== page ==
In a major dining city truly spoilt for choice, very few London restaurants can cut through the clutter and emerge on top. Every year, the ante is upped as more Londoners expect dining with a “wow” factor, and those that succeed attract legions of foodies en masse. The city’s current obsessions span east to Shoreditch, to southwest in Clapham, and the variety — from Michelin-starred Indian fare to honky-tonk barbecue — speaks volumes of London’s international palate. Either queue early or book your reservations well in advance, as these restaurants are London Town’s current best of the buzz.
Barrafina was already a fixture in recent years, but its new Michelin star status in September has only added more fuel to its fire. The no-bookings tapas restaurant, led by Spanish brothers Sam and Eddie Hart, brings some of the finest Catalan and Mallorcan dishes to the capital. Diners are willing to wait for hours to experience plates such as milk-fed lamb’s brain, arroz de marisco (seafood rice) and stuffed zucchini flowers, and the new Adelaide Street location hasn’t done much to dampen the popular demand. However, everyday patrons and tough-nut critics are in sound agreement: It’s a satiating experience worth queuing for.
André Balazs’ hospitality empire spawned an instant legend last year in Chiltern Firehouse, the ultra-exclusive hotel and restaurant in Marylebone. The hotel magnate transformed a defunct Grade-II listed fire station into one of the world’s most fiery-hot hangouts (pun emphatically intended). The restaurant’s become the haunt of choice for the world’s A-list — Naomi Campbell, Bill Clinton, Rita Ora, Kate Moss, and the Beckhams have all dined here — and the celebrity-spotting hype occasionally surpasses the food itself. At the helm of the restaurant’s blistering status is chef Nuno Mendes, serving brasserie-style fare such as crab doughnuts and chicken skin Caesar salad. If you’re not a celebrity, it’s best you try your luck at a weekday lunch, as Chiltern is truly as hot as it gets.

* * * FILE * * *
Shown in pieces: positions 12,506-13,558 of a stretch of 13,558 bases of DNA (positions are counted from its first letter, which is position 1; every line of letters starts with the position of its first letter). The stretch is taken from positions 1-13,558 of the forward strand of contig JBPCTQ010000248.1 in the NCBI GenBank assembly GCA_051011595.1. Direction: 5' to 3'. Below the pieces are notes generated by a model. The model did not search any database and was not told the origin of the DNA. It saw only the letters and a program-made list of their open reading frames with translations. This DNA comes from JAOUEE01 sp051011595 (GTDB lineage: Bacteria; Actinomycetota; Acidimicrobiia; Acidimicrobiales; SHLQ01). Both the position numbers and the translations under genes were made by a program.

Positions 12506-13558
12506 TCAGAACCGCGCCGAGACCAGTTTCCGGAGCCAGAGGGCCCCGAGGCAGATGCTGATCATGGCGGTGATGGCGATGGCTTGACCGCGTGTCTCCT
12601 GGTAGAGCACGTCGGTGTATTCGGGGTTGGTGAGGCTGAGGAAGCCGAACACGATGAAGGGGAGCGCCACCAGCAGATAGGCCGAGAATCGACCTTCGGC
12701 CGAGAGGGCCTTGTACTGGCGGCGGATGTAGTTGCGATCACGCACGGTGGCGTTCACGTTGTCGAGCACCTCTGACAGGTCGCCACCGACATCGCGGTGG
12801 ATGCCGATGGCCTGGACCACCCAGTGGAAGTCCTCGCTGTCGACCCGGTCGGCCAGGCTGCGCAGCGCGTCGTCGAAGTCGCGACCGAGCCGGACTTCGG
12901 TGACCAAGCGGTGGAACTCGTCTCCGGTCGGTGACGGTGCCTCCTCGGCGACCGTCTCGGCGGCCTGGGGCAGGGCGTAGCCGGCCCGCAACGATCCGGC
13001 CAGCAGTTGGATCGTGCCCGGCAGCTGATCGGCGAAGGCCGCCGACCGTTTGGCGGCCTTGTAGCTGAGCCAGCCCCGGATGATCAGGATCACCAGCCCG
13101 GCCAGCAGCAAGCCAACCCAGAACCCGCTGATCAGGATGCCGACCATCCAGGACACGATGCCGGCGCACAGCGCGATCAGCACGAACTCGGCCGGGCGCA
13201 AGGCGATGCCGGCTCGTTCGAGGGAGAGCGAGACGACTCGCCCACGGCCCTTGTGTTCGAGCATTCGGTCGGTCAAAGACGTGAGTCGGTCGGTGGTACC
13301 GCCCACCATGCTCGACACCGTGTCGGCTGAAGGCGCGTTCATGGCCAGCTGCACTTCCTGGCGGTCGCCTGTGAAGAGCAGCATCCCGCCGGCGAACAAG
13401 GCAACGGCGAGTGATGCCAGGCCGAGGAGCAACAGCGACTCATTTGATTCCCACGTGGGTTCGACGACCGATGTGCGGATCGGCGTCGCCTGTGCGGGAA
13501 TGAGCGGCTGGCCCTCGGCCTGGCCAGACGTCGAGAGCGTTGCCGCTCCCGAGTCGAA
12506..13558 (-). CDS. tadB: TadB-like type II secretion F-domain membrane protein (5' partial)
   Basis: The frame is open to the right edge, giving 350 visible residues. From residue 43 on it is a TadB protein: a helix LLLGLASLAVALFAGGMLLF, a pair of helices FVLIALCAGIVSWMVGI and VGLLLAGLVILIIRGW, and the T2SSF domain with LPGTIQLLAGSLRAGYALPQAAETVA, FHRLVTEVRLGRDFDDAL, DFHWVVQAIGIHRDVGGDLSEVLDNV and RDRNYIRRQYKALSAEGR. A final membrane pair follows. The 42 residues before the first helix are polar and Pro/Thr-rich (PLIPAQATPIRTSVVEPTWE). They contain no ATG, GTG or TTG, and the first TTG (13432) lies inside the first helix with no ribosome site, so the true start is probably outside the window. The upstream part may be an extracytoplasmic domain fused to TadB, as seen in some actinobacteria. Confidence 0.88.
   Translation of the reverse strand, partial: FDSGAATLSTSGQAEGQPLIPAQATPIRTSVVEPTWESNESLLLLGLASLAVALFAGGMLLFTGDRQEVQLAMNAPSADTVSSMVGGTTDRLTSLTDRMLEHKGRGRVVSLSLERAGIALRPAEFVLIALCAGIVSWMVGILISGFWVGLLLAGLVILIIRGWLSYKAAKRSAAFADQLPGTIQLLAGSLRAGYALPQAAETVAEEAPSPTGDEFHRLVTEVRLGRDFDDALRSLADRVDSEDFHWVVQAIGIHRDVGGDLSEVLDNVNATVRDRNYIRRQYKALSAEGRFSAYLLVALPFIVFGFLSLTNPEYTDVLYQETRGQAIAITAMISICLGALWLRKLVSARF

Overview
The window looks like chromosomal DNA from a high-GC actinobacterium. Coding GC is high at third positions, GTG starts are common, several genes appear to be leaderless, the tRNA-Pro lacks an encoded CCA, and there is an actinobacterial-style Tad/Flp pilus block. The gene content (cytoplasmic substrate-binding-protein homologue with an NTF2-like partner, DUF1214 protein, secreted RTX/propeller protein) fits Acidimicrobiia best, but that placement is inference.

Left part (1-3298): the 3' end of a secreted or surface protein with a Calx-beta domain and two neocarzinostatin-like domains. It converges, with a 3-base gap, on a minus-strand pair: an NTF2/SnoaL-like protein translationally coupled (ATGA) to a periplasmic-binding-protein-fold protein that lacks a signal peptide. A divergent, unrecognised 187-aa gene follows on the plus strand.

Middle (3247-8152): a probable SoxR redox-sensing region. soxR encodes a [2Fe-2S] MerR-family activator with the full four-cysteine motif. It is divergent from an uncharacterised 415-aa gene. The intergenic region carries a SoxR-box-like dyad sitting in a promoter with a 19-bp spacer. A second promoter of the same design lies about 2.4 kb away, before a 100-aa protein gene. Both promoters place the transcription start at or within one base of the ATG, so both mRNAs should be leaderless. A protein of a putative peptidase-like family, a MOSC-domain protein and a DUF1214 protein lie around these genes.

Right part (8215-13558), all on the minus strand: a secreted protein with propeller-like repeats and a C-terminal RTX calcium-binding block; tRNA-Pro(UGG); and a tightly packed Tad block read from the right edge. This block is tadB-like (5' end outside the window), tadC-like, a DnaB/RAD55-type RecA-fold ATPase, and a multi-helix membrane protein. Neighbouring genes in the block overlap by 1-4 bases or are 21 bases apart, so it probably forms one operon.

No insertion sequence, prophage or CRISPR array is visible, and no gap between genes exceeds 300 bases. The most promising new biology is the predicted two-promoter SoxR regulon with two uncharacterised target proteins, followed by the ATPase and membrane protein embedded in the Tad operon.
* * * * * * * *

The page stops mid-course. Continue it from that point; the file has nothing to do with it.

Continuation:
Fera at Claridge’s
Fera’s residence in the luxurious Claridge’s Hotel should give good indication that it’s likely pricey (and excellent). Open tables are scarce as the deep-pocketed masses clamor to book Simon Rogan’s newest Michelin-starred haunt. Inspired by the Latin term for “wild,” Fera focuses on natural, organic ingredients, much of which are grown and foraged at Rogan’s private upcountry farm. Fera’s ever-changing à la carte and tasting menus guarantee original experiences at each subsequent visit, as the restaurant only harvests and serves ingredients at their prime. Dinner for two here can easily surpass the £300 ($460) mark, but their £30 ($46) three-course lunch is a steal for one of London’s most sumptuous and celebrated restaurants.
Gymkhana is still riding high from a glorious 2014; not only did it receive its first Michelin star, it was also named National Restaurant of Year for all of the United Kingdom. Kickstarted by Karam and Jyotin Sethi (the same team behind sibling Michelin-starred curry house Trishna), the Mayfair restaurant is leading the pack for London’s luxury Indian cuisine. Those lucky enough to snag coveted dinner reservations are harkened to colonial, aristocratic India in both atmosphere and taste. Diners delight in original selections such as wild boar vindaloo, quail seekh kebab, and duck egg bhurji with lobster. With nary a bad review in sight, Gymkhana proves restaurants can be supremely in-demand and acclaimed in equal parts.
This popular barbecue street-food vendor recently grew up and settled down into its first permanent location in Spitalfields. Pitmaster and head chef Lewis Spencer did his darnedest to make barbecued “craft meats” and sides as authentic as the American South, and, judging from the demand, he’s pulled it off. It’s all about the meat at East London’s hottest restaurant; for the peckish, there’s the Smoked Selection: a veggie-less platter of beef short rib, pulled pork, chicken thigh, pork rib, and hot-link sausage. Unless they’re coming just for drinks, this is not the place you want to bring your vegetarian and vegan friends; Hotbox is a decadent playground for the carnivorous.